Grande says ‘thank you, next;’ uses music to move on

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Ali Smith, roundtable editor

“thank u, next,” Ariana Grande’s fifth album, is her most successful album — and for good reason. It is also my second-favorite album of all time, besting “The Dance” by Fleetwood Mac.
Following the deadly attack in Manchester, England, during her “Dangerous Woman” tour, Grande wrote her album “Sweetener,” which was highly anticipated and a great success. This sweet success was quickly overshadowed by great tragedy, however, after Mac Miller passed away in September 2018, devastating the music industry and Grande.
But once again, Grande persevered and turned her pain into art with the “thank u, next” album.
Grande’s fifth album covers topics of love, heartbreak, grief, feminism, space and carelessness.
The album begins with “imagine,” which was released as a single prior to the release of her album, giving fans a taste of what was to come. “imagine” is a song about longing — longing for a normal life with a normal relationship, without the pressures of the media and the paparazzi. This song reminds us that celebrities want normalcy in their relationships amidst the glamorous chaos.
“needy,” the second track, is something most people who have been in a relationship can relate to, especially women. The song discusses Grande’s struggle with feeling clingy and needy in her romantic relationships, as well as jealousy of her partner, because as she sarcastically says, “I know it feels so good to be needed.”
Third comes “NASA.” In this song, Grande plays on interstellar vocabulary to explain the space she craves from her partner, which directly contrasts with her previous track. This is a fun, powerful song that also plays upon girl power, insinuating no woman needs a man.
“bloodline” is another song that gives power to girls by describing a no-strings-attached relationship consisting of emotionless fun and no commitment. Even the back track demands respect.
After all that Grande has been through, she says there is no point in a “fake smile.” In her fifth song, she literally says, “F*** a fake smile.” This is an empowering motto, as it encourages all listeners to express their true feelings for the health of their mind and soul.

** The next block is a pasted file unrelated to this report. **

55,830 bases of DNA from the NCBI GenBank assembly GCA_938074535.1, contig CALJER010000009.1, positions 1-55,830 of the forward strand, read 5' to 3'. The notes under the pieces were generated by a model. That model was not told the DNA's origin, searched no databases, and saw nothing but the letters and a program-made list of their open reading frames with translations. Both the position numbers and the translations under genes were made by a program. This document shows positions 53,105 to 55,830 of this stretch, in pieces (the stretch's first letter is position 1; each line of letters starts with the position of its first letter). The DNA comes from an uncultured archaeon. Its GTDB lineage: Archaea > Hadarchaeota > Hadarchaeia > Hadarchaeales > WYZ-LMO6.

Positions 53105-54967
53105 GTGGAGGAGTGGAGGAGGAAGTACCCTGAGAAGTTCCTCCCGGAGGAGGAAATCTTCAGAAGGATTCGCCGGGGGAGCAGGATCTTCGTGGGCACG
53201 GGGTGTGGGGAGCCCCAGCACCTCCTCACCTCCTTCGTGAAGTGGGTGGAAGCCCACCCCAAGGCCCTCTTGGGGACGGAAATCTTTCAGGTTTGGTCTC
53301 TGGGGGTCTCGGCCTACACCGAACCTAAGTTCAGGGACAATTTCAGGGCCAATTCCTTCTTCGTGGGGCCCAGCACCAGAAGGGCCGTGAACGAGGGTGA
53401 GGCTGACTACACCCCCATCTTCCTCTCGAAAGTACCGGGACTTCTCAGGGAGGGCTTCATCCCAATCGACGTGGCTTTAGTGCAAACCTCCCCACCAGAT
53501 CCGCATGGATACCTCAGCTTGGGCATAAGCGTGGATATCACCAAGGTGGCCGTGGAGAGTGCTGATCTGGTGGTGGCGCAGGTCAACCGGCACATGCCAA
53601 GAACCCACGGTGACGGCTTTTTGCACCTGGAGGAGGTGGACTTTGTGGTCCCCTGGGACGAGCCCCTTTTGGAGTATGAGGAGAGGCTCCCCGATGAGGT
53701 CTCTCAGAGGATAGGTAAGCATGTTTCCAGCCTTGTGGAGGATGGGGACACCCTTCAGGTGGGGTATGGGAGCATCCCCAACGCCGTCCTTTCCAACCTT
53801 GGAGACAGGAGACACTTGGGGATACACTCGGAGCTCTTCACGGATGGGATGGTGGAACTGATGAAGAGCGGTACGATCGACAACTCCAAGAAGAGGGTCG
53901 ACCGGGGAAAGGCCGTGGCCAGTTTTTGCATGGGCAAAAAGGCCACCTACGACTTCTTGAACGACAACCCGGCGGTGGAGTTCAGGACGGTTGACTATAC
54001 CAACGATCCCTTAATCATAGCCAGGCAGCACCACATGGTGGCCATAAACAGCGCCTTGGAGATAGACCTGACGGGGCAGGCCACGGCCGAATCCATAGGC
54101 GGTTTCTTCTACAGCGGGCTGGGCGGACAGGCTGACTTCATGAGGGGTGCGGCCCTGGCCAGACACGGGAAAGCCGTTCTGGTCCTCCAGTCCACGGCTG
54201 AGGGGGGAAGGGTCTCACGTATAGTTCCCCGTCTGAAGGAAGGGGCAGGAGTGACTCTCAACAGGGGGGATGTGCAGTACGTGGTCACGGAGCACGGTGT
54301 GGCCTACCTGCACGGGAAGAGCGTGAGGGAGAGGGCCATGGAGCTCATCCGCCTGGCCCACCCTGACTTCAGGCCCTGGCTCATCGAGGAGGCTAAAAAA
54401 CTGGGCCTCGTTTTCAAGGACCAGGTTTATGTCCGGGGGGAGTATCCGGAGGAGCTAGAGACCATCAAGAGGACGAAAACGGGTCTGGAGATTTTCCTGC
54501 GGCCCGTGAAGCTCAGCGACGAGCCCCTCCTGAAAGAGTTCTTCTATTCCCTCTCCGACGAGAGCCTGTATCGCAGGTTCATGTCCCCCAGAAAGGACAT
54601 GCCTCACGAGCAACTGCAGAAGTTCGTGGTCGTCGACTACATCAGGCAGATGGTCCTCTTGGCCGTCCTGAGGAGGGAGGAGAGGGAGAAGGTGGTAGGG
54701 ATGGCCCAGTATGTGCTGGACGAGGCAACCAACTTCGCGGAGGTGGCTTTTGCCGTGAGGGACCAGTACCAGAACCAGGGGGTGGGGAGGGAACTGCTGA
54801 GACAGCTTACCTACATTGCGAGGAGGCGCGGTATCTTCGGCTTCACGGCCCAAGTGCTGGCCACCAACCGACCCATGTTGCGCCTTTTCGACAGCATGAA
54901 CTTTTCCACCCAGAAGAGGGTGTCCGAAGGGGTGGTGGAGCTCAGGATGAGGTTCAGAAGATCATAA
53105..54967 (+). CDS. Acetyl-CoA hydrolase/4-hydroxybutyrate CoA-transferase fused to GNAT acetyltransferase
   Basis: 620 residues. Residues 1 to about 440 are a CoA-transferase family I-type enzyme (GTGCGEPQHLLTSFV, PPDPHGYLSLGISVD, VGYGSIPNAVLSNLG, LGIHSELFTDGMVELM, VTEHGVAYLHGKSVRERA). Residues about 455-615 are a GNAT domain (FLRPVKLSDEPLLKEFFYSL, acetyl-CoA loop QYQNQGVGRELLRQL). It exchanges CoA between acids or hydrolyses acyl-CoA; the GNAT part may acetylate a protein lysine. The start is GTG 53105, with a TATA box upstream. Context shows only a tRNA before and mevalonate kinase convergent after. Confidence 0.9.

Grande’s sixth track, “bad idea,” follows the same ideology as “bloodline” in that there is no shame in meaningless sexual relationships, although she does ironically call it a “bad idea.”
Track seven, “make up,” is a silly song about initiating pointless fights in order to make up in an intense way, which plays into the carefree spirit of this album and Grande following all of the tragedy she has endured.
The album slows down and hits more serious topics in “ghostin,” the highly anticipated song about Miller. I had the pleasure of seeing Grande perform on her “Sweetener/thank u, next” tour, and she made the disclaimer to fans that this song was too emotional to perform live, especially in Miller’s hometown of Pittsburgh.
This song adds weight to my heart every time I hear it, as I grieve for Miller, feel for Grande, and fear for myself, as I never want to experience a loss like this.
“in my head” carries over the heaviness and personal content from “ghostin,” as the song begins with a voice message from her best friend and tour director Doug Middlebrook. “Here’s the thing, you’re in love with a version of a person that you’ve created in your head, that you are trying to but cannot fix.” Uh, the only person you can fix is yourself. I love you, this has gone on way too long, enough is enough, I’m two blocks away, I’m coming over,” said Middlebrook. I am guessing that this song is about Grande’s ex-fiance Pete Davidson, but this is an important message for all people struggling in a toxic relationship to hear.
Track 10 speeds things up with another pre-released single, “7 rings.” This is an extremely powerful song, encouraging women to provide for themselves and celebrate their accomplishments and singleness with zero shame.
“thank u, next,” my favorite song ever, is an upbeat song about love, loss and coming out on the other end better than ever. Grande did perform this at her concert in Pittsburgh, and she could not continue the song routinely after choking up on Miller’s name in his hometown.
Rather than listing boyfriends’ names in the beginning of the song, I sing to myself the names of all of the battles that I have personally overcome, and become thankful for all they have taught me. That is why this song is so special to so many people; because it can symbolize inner growth from so much more than romantic relationships.
The album ends with “break up with your girlfriend, i’m bored,” which is an interesting and controversial concept for many. This song may sound familiar, as it is shares lyrics with N*Sync’s lyrics to “Makes Me Ill” around the bridge. Synonymous with most of her songs, Grande intended a much deeper meaning for this tune. As revealed at the end of the song’s music video, Ariana again turns to herself for companionship and love, which is all you really need in life, right?